May 12, 2006

I hate the Telecoms

Good Gawd...we are stuck. Currently Sweetie and I are held prisoner by a $175 per phone cancellation fee to Verizon Wireless. But come July 25th, we are out of there. The question is, who do we turn to? Cingular? Nope...they are AT&T. Sprint-Nextel? Working Assets? We can't use Qwest in Nevada, so what Telecom do I turn to that will actually consider the rights of its customers? Shall we all join in the class action lawsuits that must surely be coming?

When I, along with millions of other Americans, read yesterday that all our phone call records (cell, domestic, long distance, and no warrants for them, of course) have been turned over to the NSA (Now Spying on Americans) part of me was angrier than hell. What country am I living in, after all?

Bush was hurriedly thrown in front of the cameras to assure us that, as always, we should TRUST him, that they are only spying on "known" al Qaeda and al Qaeda "associates." WHAT? Tens of millions of domestic call records turned over to the government. Are they saying that there are tens of millions of al Qaeda in the United States? Excuse me, but if these al Qaeda are "known" why the hell haven't they been picked up? Someone please answer that question!!

And the telecoms went along with this. Why? According the USA Today article, the government threatened them with pulling their contracts.

The NSA, which needed Qwest's participation to completely cover the country, pushed back hard.

Trying to put pressure on Qwest, NSA representatives pointedly told Qwest that it was the lone holdout among the big telecommunications companies. It also tried appealing to Qwest's patriotic side: In one meeting, an NSA representative suggested that Qwest's refusal to contribute to the database could compromise national security, one person recalled.

In addition, the agency suggested that Qwest's foot-dragging might affect its ability to get future classified work with the government. Like other big telecommunications companies, Qwest already had classified contracts and hoped to get more.

I am not sure that's the real reason. Take a look at the ad to the right. Net Neutrality. The telecoms want to create a tiered Internet where web page owners who can pay for speed will get faster loading pages, etc. Right now the Internet works much the same way that phone service works. We all pay our monthly charges and we all get the same service. You pick up the phone, dial the number, and voila! your call goes through at the same speed as George Bush's or Paris Hilton's. It doesn't matter who you are or who you are calling.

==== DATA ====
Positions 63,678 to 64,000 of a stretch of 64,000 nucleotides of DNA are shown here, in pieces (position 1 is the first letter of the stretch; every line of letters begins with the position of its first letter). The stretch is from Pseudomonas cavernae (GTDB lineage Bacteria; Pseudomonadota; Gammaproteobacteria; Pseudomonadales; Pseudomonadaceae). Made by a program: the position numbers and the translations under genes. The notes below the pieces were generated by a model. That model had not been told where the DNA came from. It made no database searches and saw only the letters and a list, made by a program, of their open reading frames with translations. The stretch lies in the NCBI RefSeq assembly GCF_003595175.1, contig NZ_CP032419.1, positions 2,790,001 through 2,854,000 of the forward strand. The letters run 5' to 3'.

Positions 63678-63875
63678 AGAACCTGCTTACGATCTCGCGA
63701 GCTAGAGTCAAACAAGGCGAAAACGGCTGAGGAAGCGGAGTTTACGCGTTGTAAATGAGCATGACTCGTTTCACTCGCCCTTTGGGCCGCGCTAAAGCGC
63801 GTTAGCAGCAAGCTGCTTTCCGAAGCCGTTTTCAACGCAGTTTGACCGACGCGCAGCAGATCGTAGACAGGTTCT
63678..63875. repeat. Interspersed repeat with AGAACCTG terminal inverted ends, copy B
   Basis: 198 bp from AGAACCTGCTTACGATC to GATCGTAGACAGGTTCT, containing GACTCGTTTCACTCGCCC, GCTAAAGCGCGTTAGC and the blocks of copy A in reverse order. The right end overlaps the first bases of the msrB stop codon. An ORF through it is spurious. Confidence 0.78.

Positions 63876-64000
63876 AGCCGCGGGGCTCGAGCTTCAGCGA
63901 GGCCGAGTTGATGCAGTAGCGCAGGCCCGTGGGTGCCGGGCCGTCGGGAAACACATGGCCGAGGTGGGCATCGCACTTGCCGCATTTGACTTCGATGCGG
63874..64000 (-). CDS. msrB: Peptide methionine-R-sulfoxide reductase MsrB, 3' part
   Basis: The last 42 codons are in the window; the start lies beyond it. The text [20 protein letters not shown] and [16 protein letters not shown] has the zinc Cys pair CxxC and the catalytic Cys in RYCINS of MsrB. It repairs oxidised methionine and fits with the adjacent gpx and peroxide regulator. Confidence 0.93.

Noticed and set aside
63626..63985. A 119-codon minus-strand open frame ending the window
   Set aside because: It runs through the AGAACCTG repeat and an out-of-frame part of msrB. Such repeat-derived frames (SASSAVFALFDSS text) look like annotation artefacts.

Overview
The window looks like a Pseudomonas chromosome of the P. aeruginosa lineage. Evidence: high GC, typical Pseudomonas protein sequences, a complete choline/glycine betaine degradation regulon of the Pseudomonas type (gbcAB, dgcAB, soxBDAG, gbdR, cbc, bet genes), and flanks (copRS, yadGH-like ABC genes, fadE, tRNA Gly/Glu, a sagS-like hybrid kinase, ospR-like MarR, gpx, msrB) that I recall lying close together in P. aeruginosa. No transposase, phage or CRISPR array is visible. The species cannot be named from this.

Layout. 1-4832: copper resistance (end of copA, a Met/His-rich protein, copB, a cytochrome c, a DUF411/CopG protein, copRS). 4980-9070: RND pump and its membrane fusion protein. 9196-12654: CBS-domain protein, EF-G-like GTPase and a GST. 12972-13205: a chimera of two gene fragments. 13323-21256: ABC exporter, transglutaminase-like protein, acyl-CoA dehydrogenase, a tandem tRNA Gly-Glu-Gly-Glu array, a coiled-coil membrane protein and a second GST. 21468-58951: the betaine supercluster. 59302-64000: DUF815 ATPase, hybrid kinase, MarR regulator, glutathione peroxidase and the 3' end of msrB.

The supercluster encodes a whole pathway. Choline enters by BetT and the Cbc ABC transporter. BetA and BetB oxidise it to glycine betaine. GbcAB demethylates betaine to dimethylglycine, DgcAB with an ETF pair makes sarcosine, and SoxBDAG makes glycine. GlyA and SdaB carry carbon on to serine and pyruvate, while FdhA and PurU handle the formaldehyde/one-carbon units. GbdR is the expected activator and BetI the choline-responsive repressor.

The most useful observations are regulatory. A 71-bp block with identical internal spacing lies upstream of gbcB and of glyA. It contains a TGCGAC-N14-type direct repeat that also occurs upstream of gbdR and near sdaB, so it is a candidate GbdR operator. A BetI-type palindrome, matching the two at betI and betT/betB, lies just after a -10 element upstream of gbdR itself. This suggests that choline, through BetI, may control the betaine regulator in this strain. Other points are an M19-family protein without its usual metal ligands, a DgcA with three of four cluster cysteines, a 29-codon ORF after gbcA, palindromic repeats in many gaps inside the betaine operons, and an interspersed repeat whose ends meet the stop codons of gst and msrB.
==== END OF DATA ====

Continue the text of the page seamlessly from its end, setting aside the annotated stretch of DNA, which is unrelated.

Currently the same sort of system applies for web hosting. When we pay our monthly web hosting fee, it doesn't matter who we are, what the content is on our pages or anything. My web page doesn't load faster than's, nor does their web site load faster than mine. Both load at the same speed. But, if the telecoms have their way, not only will we be paying for access to the web, owners of web site will ALSO be required to pay fees that will allow their pages to load quickly. If they can't afford it, too bad. Their sites will be choked off. Even the big names on the Internet (, Google, etc) are against this, yet, it appears that our Congress Critters are in bed with the Telecoms. Click on the ad to the right. Learn more. Sign the petition to protect Net Neutrality, call your legislators.


myrna the minx said...

The thing that really doesnt make sense to me is that argument that they can actually search this data and find pertinent information as far as terrorism is concerned. Think about it, they had what they needed to stop Sept. 11 from happening but didnt act on it in time because they hadnt reviewed the data they had yet. They couldnt even analyze what they had then and now they think they can collect more and be able to analyze it effectively?

cls said...

I gotta tell you. It feels neverending today. Depression doesn't even come close to what I feel today. Billion dollar tax cuts for the rich, NSA spying, no end in sight in Iraq. And on and on and on.